"We had a complete nightmarish experience in a parking spot in New York, where the parking attendants broke our trailer," says Christopher Tolle, exhaustion evident in his voice. "We spent two days freaking out and trying to get the hitch welded back on and getting it put back together." A language barrier with the attendants didn't make things any easier, and, Tolle says, "New York City's finest weren't helpful to us at all. So we really have our tour manager, Mark Tobin, to thank for getting us through it." Tolle says the ordeal "was potentially a tour ender, but [Tobin] kept all our heads together and took care of business, so now we're getting ready to continue on with the more exciting adventures of our tour."
With hitch firmly back in place and paid for courtesy of the dastardly parking attendants, now the band can get back to the business at hand: distributing its second record, last year's Teaching Little Fingers to Play.... Much like the Creature Comforts' first disc, 1998's The Politics of Pop (for which the then-three piece won Klammies for album of the year, band of the year and song of the year), Fingers is a tour through the world of carefully written power pop, with a decidedly Midwestern influence. For the first time, the original trio of guitarist Tolle, drummer Bill Brimblecom Jr. and bassist Brian Everard were in the studio together for as long as it took to make the album, aided again by Red House producer Ed Rose. They were joined by keyboardist J.D. Warnock after they completed Politics.
Tolle says the band didn't feel pressure for the follow-up. "It was actually a really relaxed atmosphere, and Ed made it a lot of fun, but we're more experimental in our approach. We did a couple of songs at a time [that were] far extremes from one another. We'd tape T-shirts over the drum heads and drop a mic inside a piano and yell inside to pick it up to get weird sounds and whatnot, getting broken bottle sounds. So we had a lot of fun doing stuff like that." Location probably contributed to the outcome as well, Tolle notes: "Recording it in a relatively haunted space, as we believe Red House to be, helped."
Though Fingers has been available for a few months around these parts, soon it'll be all over the country and even in a few others, thanks to a re-release though Hearbox Records of Boston. The group is still on good terms with local label Noisome Records, which released The Politics of Pop, but, Tolle explains, "after that album came out, we hooked up with our booking agent and started touring. It got to where we were playing out beyond the scope of the Noisome distribution, and we had to try and find someplace that was going to match distribution at least as far as we were willing to tour. The Noisome guys are super cool and were nice enough to wish us well, you know, and The Politics of Pop will remain available through Noisome. They really want to be a stepping stone to give a local band an opportunity to move up, and that's exactly what we did."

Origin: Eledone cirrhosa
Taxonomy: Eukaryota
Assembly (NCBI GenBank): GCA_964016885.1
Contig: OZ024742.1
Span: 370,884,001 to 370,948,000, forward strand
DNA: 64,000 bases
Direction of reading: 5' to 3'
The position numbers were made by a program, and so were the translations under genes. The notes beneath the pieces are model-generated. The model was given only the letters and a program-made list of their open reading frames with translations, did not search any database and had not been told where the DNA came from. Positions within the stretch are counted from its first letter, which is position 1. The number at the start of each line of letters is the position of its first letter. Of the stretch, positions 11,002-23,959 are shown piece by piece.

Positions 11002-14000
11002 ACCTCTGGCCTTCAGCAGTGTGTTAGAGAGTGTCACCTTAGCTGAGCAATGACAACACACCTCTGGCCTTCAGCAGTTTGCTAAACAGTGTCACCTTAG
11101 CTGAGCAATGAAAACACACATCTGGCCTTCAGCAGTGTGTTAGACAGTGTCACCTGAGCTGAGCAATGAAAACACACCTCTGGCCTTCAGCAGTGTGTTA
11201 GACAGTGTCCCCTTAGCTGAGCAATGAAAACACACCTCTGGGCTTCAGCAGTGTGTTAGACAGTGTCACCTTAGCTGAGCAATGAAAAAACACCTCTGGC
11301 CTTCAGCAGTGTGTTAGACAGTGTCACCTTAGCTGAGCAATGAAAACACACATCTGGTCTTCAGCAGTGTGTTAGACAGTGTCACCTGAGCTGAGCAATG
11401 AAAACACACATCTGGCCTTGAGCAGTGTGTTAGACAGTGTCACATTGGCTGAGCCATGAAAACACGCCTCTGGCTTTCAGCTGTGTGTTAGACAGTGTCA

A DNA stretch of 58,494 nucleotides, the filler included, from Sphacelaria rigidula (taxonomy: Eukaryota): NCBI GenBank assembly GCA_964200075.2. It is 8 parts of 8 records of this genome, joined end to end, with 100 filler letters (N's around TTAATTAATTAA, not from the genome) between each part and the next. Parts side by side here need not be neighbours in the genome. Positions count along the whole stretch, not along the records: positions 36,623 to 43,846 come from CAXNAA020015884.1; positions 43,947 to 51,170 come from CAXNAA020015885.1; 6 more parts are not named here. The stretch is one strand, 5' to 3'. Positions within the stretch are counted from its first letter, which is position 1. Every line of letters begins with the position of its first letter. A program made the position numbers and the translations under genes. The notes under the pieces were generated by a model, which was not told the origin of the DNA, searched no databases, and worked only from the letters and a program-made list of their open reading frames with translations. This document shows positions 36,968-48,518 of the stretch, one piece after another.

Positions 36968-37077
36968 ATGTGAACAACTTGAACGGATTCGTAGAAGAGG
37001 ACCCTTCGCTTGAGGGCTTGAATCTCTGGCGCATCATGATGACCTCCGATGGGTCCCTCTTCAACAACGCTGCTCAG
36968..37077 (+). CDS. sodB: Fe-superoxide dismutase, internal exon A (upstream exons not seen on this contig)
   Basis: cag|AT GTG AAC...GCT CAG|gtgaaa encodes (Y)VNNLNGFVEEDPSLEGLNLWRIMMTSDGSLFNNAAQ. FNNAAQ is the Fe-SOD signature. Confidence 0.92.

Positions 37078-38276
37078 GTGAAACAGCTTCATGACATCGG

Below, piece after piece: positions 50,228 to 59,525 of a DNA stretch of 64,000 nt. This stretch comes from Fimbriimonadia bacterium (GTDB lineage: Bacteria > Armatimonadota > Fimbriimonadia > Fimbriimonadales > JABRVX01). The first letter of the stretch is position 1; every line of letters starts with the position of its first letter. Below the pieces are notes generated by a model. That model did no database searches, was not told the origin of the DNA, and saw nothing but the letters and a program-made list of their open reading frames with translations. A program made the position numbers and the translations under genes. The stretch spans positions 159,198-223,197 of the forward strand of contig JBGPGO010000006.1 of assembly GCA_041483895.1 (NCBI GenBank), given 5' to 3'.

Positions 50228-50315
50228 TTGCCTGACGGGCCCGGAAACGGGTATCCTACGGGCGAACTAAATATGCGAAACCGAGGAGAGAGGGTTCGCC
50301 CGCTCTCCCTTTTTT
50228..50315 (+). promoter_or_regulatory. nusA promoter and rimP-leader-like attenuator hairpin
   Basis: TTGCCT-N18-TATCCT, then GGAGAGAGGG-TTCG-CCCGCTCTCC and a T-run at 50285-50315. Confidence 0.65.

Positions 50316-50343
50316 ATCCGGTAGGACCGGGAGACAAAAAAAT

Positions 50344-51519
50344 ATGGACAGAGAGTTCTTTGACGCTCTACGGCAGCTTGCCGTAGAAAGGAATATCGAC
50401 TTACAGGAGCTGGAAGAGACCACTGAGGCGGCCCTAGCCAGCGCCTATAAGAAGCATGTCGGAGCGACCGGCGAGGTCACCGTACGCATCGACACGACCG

Hearbox, meanwhile, is the same label that distributes the Creature Comforts' tourmates, New York's The Figgs, a group whose reputation preceded it. "A couple of tours ago, just about every couple of shows someone would come up and go, 'Hey, have you heard of The Figgs? You remind me of The Figgs.' So we sort of sought them out and ended up meeting them in New York and becoming friends," Tolle recalls.
And except for the unfortunate parking-lot incident, the tour has gone well, due in no small part to the band's hard work on tours past. Tolle figures the Creatures spent three to four months on the road last year, and the fact that the current shows have been well-received indicates that "we're really starting to see the fruits of all our touring. I'm hearing stories about high school kids in New York who are huge fans of our band."
Sometimes the dividend comes in the thrill of delivering some rock to kids who might not otherwise get it. "We played to 400 kids in Chicago, and the next night we played a basement in Madison, Wisconsin," Tolle laughs. "In Madison, there's no Bottleneck or Hurricane or Replay Lounge or anything like that, so that's how they put on rock shows. They host them in halls or anywhere they can. The place we were going to play had some permit problems or problems with the authorities, and they switched it at the last minute. It ended up being the basement of a college crash pad, a really big old house that's sort of separated into apartments."
When the Creature Comforts get back home, they'll play a couple of local shows, but the band is mostly looking forward to taking it easy. "We lost a lot of sleep over the past few days, and we're really looking forward to having a night to watch some HBO and microwave some popcorn or something," Tolle says, drawing strength from the unlikely philosophical musings of Bon Jovi's "Wanted Dead Or Alive."
"Sometimes you know the days by the bottle that you drink/sometimes when you're alone, all you do is think," Tolle says. "It is a classic. And we're living it."